The Bank of Canada (BoC) lowered its interest rate in a move meant to help the economy during the COVID-19 pandemic.
The bank drastically lowered its target for the overnight rate by 50 basis points to 0.25% — the lowest that rates can be set.
Essentially, the BoC said this move will allow for more credit in the economy for businesses that need it, which will help lay the groundwork for the economy’s return to normalcy.
“This is an unusual period to forecast,” Avery Shenfeld, Chief Economist at CIBC told Daily Hive.
“We’re not focused on how much people want to spend, but on how much they are able to spend, which has never happened before. We’ve never had a period where spending in the economy or employment was shuttered by a health crisis.”
According to Shenfeld, the interest rate cuts will help businesses that are seeing a shortfall in sales or people who have an upcoming mortgage to pay.
Shenfeld explained that because interest rates will be lower, more money will stay in peoples’ pockets for expenses like mortgages and car payments.
And people who are borrowing from the bank will generally get credit at slightly lower rates than before.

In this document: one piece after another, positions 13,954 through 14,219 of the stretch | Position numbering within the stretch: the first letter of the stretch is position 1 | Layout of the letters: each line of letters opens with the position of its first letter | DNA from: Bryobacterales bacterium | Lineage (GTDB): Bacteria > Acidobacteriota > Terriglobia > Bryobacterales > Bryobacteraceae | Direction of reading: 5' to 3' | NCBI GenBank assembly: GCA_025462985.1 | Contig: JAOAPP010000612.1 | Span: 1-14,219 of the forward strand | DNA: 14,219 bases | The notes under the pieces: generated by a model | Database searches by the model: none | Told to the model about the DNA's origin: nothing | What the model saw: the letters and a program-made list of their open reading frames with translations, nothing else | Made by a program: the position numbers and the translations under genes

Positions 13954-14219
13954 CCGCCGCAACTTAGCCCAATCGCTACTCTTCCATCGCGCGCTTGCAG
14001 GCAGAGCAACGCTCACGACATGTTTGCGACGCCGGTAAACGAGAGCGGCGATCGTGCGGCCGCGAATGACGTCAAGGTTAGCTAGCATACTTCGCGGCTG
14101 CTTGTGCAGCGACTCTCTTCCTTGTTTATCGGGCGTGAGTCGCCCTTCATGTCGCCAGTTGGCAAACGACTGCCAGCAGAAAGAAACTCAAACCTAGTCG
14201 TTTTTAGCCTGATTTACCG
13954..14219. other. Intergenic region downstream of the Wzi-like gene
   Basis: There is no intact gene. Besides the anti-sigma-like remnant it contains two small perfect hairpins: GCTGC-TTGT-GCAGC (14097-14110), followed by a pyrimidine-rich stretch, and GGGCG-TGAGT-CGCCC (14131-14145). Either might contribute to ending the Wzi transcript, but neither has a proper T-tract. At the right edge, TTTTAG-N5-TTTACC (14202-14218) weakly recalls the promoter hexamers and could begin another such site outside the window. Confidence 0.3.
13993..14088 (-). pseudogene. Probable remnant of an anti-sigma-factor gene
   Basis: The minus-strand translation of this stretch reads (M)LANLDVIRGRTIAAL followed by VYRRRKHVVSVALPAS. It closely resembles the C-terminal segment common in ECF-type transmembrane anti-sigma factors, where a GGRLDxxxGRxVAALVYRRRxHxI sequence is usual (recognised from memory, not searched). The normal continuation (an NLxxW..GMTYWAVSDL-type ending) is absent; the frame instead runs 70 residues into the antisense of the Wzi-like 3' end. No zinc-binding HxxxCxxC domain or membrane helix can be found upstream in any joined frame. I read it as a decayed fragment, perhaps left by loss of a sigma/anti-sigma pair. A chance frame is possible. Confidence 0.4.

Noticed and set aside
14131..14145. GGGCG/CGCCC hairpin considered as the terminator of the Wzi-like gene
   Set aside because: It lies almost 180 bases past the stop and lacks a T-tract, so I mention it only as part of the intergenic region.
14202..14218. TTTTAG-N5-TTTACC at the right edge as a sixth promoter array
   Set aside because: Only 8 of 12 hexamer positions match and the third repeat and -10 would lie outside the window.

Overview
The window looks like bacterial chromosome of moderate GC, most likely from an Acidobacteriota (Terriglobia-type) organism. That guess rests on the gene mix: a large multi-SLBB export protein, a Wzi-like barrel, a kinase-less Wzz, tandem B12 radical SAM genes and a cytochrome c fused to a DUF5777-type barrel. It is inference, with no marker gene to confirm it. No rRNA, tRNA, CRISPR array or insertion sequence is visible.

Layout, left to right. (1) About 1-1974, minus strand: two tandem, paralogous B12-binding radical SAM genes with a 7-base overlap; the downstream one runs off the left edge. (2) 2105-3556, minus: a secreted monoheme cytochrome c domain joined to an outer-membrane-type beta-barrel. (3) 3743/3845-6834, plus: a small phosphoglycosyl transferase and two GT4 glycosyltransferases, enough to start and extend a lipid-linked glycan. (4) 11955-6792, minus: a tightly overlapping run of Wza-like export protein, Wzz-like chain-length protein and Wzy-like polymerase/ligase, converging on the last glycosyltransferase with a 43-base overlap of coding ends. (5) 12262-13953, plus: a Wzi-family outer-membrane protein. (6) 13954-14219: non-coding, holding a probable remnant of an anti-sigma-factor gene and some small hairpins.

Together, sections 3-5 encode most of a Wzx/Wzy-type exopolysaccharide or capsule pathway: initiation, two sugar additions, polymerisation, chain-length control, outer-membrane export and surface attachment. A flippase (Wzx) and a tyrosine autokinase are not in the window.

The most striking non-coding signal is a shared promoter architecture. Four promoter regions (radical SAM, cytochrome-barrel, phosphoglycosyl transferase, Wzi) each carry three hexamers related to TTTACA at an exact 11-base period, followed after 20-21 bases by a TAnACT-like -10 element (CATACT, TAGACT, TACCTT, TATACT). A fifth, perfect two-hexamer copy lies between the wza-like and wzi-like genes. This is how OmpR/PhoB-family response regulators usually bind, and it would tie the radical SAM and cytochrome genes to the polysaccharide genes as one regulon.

But, Shenfeld said, this interest cut is not a help for people whose income has drastically dropped or who are no longer receiving an income because they lost their job.
The bank said until this point, they have been primarily focused on extending credit to businesses and residents to ease cash flow as the economy comes to a halt.
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The federal and provincial governments have made various aid funds available through multi-billion dollar aid packages.
But the move by Canada’s central bank will allow for greater flexibility for spending, during a time of incredible economic strain.
The last time the central bank lowered its interest rates this low was during the last recession in 2008, but Shenfeld said this time around is very different.
“We’ve seen this before in the last recession, but the bank is taking some additional steps beyond just cutting interest rates to improve the financial market’s ability to survive this slowdown because it’s unprecedented.”